Another shitty week at the multiplex, but arthouses have something to offer.
On Wednesday came Let’s Be Cops (27), and given the events in Ferguson, Missouri this week, the timing couldn’t be worse. Everything about this film makes me angry, and I hope all involved suffer for their crimes. Jason Clark: “If Let’s Be Cops were content to be simply an unfunny genre exercise, it would be easy to dismiss it and move on. But the sting of astoundingly ill-advised sexism and homophobia is harder to shake.”
The Expendables 3 (35) is tanking this weekend, perhaps not even earning 20 million. This might be due to the leaked screener on the Internet, or it may be that people are tired of watching washed-up action stars in routine action films. What is Kelsey Grammer doing in this movie? Peter Travers: “The Expendables 3, trading on our affection for action stars of the past, has officially worn out its already shaky welcome.”
The Giver (46) is based on a young adult novel I’d never heard of, but even though the source material is 20 years old, it’s yet another film about a dystopian future. Inkoo Kang: “The Giver is an anti-totalitarian allegory so farcically hyperbolic it feels like only a teenager could have come up with it.”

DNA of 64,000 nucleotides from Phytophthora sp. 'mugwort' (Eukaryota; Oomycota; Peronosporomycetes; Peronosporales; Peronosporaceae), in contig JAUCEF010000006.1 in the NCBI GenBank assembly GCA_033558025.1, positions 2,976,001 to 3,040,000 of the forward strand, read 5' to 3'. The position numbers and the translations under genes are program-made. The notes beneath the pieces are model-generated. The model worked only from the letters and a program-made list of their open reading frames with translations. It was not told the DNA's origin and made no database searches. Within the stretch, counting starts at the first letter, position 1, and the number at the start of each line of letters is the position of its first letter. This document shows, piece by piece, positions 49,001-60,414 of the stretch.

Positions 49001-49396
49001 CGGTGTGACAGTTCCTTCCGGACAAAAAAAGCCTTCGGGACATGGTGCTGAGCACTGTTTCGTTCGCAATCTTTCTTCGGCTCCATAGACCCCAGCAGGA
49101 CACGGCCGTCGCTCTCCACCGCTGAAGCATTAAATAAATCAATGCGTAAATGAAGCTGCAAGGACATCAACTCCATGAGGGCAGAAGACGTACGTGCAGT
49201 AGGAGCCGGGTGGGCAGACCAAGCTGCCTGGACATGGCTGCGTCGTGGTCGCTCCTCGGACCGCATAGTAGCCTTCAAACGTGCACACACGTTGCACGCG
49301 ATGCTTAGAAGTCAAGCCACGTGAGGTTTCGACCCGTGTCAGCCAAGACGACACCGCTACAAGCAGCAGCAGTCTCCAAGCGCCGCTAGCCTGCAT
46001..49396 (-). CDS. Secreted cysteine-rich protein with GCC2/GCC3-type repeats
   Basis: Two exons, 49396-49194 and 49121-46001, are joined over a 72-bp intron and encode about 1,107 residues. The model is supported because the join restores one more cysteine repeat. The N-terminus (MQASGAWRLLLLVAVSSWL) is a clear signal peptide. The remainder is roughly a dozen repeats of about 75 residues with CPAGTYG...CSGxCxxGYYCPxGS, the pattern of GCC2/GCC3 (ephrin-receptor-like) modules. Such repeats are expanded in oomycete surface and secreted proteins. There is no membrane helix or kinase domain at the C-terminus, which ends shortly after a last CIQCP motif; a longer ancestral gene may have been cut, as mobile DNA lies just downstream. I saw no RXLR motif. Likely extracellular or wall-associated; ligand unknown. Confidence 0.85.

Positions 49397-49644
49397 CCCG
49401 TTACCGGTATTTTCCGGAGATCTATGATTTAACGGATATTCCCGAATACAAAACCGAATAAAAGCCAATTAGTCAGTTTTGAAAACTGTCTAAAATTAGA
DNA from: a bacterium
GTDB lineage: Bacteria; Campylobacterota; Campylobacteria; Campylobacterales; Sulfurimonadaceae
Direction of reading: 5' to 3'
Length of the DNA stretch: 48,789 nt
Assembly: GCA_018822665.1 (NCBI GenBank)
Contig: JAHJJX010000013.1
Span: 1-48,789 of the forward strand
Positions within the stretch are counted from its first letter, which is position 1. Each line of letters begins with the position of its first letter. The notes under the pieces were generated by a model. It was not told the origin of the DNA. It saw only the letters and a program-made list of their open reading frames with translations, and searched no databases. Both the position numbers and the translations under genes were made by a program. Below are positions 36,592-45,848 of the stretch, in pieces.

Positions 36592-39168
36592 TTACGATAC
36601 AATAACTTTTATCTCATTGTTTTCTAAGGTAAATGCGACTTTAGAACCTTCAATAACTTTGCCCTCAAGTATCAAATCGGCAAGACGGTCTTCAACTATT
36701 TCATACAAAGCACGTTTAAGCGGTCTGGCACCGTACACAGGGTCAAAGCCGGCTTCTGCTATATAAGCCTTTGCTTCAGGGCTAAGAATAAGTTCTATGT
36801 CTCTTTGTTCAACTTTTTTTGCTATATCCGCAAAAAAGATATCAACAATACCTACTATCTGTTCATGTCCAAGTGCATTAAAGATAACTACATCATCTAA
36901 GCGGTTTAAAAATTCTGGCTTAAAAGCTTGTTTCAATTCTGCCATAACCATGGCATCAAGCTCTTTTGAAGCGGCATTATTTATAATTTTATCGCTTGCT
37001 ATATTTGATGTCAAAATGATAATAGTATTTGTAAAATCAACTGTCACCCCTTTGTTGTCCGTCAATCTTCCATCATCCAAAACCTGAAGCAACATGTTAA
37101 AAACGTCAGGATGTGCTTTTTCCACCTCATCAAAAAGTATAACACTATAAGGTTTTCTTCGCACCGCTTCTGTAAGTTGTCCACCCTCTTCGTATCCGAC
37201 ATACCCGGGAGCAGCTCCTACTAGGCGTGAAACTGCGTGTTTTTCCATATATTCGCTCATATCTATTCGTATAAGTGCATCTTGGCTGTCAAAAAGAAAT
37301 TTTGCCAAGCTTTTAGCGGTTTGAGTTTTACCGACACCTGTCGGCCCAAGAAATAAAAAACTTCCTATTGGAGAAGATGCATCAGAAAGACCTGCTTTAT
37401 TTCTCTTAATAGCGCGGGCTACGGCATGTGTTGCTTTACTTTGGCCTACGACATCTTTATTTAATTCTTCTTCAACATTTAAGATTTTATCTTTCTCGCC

The movie I want to see is The Trip to Italy (76), a sequel to the riotously funny The Trip. This time, Steve Coogan and Rob Brydon visit restaurants in Italy (duh), but I think I’d watch these two just chatting at a bus stop. Nathan Rabin: “The film lets audiences be third parties in Coogan and Brydon’s dinner conversation. For lovers of words, comedy, and conversation, that’s an awfully hard proposition to pass up.”
Also this week: Life After Beth (54), a supernatural comedy with Aubrey Plaza; Frank (76), with Michael Fassbender as a musician who wears a large plastic head; and Septic Man (8), a horror film about a sewage worker. Gary Goldstein: “It’s a grotesque, deadly dull piece of cinematic upchuck, a horror film minus tension or chills.”